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Re: Two funerals, two weddings, and a reprieve
« Reply #5 on: August 05, 2006, 01:07:09 AM »

I think Hagrid's got to go because he's Harry's last adult friend left. He was the first to come, and he'll be the last to go.

I somehow doubt the repreive was Harry. I vaguely remember JKR saying something like "The character that got a reprieve was needed later on."

I don't know if Harry will die, but I must admit, I find it more likely than many other people do.

I should probably talk about this when I'm more awake.
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Susan Bones

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Re: Two funerals, two weddings, and a reprieve
« Reply #6 on: August 05, 2006, 05:18:18 AM »

It just hit me.  I hate to say it, but the reprieve will probably be Dumbledore.  I really, really hope not -- I hope JKR would be more clever than that -- but I think she's returning somewhat to her root of the series, when HP was still "a kid's book".  She's pandering to her audience and leaving us mature readers in the dust.

Grrrrr!

It's so, so obvious that the Headmaster is coming back.  That's pretty much a given.  We've been given enough clues to that effect in Book 6; we really don't need them in an interview.  But I was hoping, upon hearing the word "reprieve", that it would be Sirius, or Harry's parents, but no.  I don't think it will be.  Heck, if it was a death that was *supposed* to happen in Book 7 and just didn't get written in, we may never know who got the reprieve.

It's the same as if (right before Book 5) JKR started hinting, really big, that Arabella Figg was a witch/squib in one of her interviews.  Um, hel-LO, we sorta knew that already.  The cabbage smell and the cats and all that gave it away.  So she didn't hint about it, did she -- she came right out and said it in an interview:  "Yes, Mrs. Figg is of the wizarding world."

Come on!  Her interviews are notoriously elusive and mind-boggling.  To smack us in the face with such an obvious clue (okay, we get it, D. is alive, duh) is an insult.  Please, please, please don't let it be true; let it be someone else entirely that she is talking about.  Please, please don't let that be the big "mystery".

(I'm really going to regret this post in the morning.  Please don't hold it against me.)
« Last Edit: August 05, 2006, 05:20:41 AM by Susan Bones »
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Ping

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Re: Two funerals, two weddings, and a reprieve
« Reply #7 on: August 05, 2006, 10:35:52 AM »

My impression is that the "reprieve" is NOT for someone who's already died. It's for somebody that she thought she was going to kill in book 7, but when it came to the point of writing it, she didn't have to, or even needed to not kill. I don't at all think it's someone who's already died, like Sirius or Dumbledore.

Susan, I'm interested at how you seem to think she's given us all these clues that the big D isn't dead. Personally, if he isn't dead, I will lose all the respect I have for JKR, because it drives me nuts when authors won't let characters they've killed stay dead, and when they drag you through an emotional ringer for nothing. I have a really, really hard time believing JKR would do that. Especially not for Dumbledore.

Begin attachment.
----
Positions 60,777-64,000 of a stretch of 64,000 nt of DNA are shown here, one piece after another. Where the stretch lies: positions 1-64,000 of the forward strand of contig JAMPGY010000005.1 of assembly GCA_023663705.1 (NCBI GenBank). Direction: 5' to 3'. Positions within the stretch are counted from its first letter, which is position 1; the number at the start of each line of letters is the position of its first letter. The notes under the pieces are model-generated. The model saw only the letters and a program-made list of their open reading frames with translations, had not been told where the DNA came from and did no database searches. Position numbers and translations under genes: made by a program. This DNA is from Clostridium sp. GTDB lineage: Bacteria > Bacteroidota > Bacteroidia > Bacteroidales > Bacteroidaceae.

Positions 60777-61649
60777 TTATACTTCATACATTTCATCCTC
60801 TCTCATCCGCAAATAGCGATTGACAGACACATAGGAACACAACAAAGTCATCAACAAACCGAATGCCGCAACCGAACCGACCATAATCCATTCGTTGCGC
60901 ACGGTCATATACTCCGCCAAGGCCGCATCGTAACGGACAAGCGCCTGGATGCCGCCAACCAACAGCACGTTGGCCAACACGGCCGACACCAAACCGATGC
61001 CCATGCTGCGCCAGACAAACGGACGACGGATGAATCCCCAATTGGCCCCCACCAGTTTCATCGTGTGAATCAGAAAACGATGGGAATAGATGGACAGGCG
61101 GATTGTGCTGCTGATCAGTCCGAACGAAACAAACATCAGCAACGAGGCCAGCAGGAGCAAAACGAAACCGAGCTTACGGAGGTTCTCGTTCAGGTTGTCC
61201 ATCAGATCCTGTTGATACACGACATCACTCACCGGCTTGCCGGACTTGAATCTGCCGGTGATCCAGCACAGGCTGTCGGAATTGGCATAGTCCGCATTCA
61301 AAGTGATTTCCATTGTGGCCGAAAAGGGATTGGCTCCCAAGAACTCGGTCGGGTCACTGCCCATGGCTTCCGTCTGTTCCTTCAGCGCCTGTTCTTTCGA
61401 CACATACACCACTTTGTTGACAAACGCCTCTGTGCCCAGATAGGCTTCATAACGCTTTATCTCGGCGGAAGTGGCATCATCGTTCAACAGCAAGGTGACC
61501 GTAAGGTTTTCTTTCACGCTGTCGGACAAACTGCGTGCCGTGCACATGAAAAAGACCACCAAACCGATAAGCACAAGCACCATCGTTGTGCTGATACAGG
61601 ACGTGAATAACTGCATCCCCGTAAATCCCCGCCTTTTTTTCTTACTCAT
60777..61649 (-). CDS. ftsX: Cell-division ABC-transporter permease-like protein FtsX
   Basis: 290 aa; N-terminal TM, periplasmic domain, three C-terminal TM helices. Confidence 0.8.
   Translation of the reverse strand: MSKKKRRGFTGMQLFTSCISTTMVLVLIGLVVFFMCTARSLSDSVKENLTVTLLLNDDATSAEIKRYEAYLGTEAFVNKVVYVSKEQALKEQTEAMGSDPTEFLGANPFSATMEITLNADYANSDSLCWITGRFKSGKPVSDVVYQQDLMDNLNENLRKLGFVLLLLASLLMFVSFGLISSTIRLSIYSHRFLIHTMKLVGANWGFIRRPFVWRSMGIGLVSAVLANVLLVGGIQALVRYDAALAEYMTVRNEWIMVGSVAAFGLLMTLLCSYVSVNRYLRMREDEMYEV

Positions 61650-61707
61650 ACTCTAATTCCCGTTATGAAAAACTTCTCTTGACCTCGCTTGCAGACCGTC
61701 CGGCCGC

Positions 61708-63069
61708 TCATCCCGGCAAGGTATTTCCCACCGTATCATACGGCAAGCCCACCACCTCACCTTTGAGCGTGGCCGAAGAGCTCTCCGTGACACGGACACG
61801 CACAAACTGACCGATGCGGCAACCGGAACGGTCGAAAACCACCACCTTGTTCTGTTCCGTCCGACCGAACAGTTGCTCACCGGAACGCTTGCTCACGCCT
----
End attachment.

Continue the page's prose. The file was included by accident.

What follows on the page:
From the beginning of the book, the two people Harry wants most to live are his parents. He's never, ever going to get that, and she's made it abundantly clear several times. For someone like Sirius or Dumbledore to survive (and I mean survive, not just talk from beyond the grave, which is what some people seem to think the reprieve means, and with which idea I disagree), it would be a pathetically pale shadow of what Harry has wanted most desperately through the whole series, and it just wouldn't have much of an emotional impact in comparison.

JKR lost her mother, and she knows what losing someone you love is like. She knows about the denial, the wishing it was a dream, or that you could do something to bring them back. She also knows it doesn't work. What she does know is that love survives death, and a part of her mother will always be with her.

Dumbledore not being dead just doesn't fit in with the strength of that at all.

IMNSHO, of course. :D
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Re: Two funerals, two weddings, and a reprieve
« Reply #8 on: August 05, 2006, 02:25:07 PM »

Dumbledore is definitely, definitely dead. She just said so her in her "Harry, Carrie, and Garp" press conference going on in New York. A little nine year old boy walked up to her tenatively and said "Miss Rowling, how can Dumbledore really be dead?" and she pretty much said it. Dumbledore is not going to pull a Gandalf and he's really really dead.

I think Sirius isn't coming back, either. I think the reprieve is probably someone like McGonagall or something. Someone who she was just going to kill in the heat of battle and changed her mind because they were "needed later."
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Re: Two funerals, two weddings, and a reprieve
« Reply #9 on: August 05, 2006, 05:28:00 PM »

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it drives me nuts when authors won't let characters they've killed stay dead

Hear hear, Ping!  I agree with your post 100%.  First of all the definition of a reprieve is "to postpone or cancel the punishment of" or "temporary relief, as from danger or pain."  Bringing someone back from the dead (or having them not really dead to begin with) is not a postponement of anything or a temporary relief.  My sense of JKR's statement is that, in the course of writing book 7, she realized that someone she had planned on killing off would be needed later on to make the story complete, so he/she doesn't get killed off. 

I agree that the two weddings are Bill/Fleur and probably Tonks/Lupin.  As far as the two deaths, I don't see JKR killing off any of the three main characters (Ron, Hermione, Harry), though I could see it being someone like Hagrid, Lupin, McGonagall, or even one of the Weasleys.  I suppose Aunt Petunia, Uncle Vernon, or Dudley are even a possibility. 

Just to throw another thought out there:  Is it possible that one of the characters that gets killed off is someone who is not close to Harry, like Draco or Snape or something like that?  Just a thought.

Ditto on the reprieve character, for that matter.